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What's needed to travel interstellar (from star to star?)

 
 
Reply Sat 15 Aug, 2015 09:32 am
Sci-fi occasionally utilizes the actual ins and outs required for human travel, but generally not. So most people think we just need to go really fast.
Unfortunately, there's no fast fast enough to travel interstellar distances. Velocity maxxes out at light-speed which given the distances involved isn't fast enough for humans passengers to get anywhere in a reasonable amount of time (before food, water, air run out, and crews go insane, or die from old age.)

Some things needed:

- suspended animation, or reduced at the very least to conserve, air, food, water, and prevent crews going nuts, and dying from old age

- "force fields" to block radiation and micrometeor impacts. In Star Trek it's called 'navigational deflectors.' When not in warp, where your moving space but technically not the ship, you're going fast enough that a grain of sand can have the impact of a cruise missle so you need some way to protect yourself from hitting things too small to detect. Also need radiation shielding to protect the crew of sensitive electronics from radiation. On Earth, we're protected, away from the Earth there's no protection at all.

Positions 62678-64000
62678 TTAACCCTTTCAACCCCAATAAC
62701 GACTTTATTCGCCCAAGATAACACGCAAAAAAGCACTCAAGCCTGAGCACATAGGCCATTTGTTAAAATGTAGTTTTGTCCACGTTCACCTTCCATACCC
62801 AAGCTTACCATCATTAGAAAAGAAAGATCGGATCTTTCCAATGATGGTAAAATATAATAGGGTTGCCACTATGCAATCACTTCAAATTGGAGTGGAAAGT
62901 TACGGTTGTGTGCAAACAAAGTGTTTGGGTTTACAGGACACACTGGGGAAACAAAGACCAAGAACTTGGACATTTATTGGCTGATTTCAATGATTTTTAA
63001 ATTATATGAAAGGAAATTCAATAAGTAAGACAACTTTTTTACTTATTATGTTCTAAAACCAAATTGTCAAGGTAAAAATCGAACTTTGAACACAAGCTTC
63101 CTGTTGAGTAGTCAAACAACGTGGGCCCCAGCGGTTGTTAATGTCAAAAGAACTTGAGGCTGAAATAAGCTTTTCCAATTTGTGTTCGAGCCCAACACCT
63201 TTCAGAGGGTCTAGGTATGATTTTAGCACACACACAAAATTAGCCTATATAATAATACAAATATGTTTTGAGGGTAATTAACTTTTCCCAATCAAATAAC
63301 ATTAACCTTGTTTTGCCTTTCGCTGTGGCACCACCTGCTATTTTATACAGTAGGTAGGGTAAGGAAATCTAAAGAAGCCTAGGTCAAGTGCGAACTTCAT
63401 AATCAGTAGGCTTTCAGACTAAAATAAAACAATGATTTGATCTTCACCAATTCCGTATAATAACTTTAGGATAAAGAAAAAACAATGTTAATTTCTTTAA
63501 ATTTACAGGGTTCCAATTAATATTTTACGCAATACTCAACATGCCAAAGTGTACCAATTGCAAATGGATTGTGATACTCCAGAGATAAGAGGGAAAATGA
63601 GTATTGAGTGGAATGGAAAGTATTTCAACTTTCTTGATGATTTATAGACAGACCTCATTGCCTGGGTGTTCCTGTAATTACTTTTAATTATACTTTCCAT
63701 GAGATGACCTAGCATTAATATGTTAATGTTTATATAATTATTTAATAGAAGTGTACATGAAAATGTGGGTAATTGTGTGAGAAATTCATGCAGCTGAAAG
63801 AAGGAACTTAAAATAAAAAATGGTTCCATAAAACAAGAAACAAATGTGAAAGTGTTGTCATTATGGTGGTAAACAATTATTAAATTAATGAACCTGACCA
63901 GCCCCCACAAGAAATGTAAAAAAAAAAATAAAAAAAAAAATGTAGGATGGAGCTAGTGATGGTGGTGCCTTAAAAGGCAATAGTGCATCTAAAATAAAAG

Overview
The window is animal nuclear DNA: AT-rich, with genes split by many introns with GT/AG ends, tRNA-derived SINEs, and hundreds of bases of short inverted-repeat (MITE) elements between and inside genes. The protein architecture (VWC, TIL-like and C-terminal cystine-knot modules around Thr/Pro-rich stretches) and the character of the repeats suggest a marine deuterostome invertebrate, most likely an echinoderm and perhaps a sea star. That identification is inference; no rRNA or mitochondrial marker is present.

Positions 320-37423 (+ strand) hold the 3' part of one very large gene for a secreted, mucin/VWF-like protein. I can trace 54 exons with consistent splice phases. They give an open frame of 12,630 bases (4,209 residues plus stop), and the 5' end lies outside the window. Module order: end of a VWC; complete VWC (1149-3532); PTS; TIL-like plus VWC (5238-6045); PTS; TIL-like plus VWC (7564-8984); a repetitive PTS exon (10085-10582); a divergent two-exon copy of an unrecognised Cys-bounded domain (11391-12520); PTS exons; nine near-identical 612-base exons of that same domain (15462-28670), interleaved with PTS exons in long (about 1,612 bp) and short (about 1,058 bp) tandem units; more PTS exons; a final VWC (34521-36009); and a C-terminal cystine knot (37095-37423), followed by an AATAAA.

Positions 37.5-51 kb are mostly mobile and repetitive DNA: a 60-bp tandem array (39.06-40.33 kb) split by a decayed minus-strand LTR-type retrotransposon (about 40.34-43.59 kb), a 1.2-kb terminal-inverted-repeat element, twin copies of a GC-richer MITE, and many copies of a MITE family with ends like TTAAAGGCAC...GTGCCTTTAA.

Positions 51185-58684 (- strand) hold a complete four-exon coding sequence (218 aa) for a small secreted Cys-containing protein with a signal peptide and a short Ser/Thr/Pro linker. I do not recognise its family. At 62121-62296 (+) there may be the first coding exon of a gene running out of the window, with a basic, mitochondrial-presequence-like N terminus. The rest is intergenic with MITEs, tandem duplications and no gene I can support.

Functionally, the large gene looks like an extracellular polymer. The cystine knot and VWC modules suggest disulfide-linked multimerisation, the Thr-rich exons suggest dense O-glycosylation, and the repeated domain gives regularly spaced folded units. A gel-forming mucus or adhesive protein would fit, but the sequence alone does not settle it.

- warp drive like propulsion. Nearest star to Earth on the space shuttle (for humorous illustration) would take about 26,000 years to reach (at 25,000mph.) And even at lightspeed, over 4 years. (though due to relativistic time dilation, less.) Though of course at relativistic velocities, hit the perverbial grain of sand and you're done. So you need to move space, not the ship.

- lots of air, food, and water for the crew. More in case you don't find planets capable of supporting our life form. Will need some kind of artifical gravity as well or reductions in bone density on the astronauts will render them physically incapable of disembarking once they arrive somewhere. The human animal is not evolved to do well in microgravity. Too long and it kills us.

- and of course you need most of all a destination. No point going to a star system with no planets like. Nor a point going to a planet not capable of supporting life. As yet, we haven't found an exosolar planet capable of supporting human life (or if we have they're keeping it under wraps.) Can imagine such a discovery would be classified since if there are other 'human friendly' planets known, we'd be less likely to protect this one.
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rosborne979
 
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Reply Sat 15 Aug, 2015 11:46 am
@HesDeltanCaptain,
We need a hollow asteroid, some momentum, and time.
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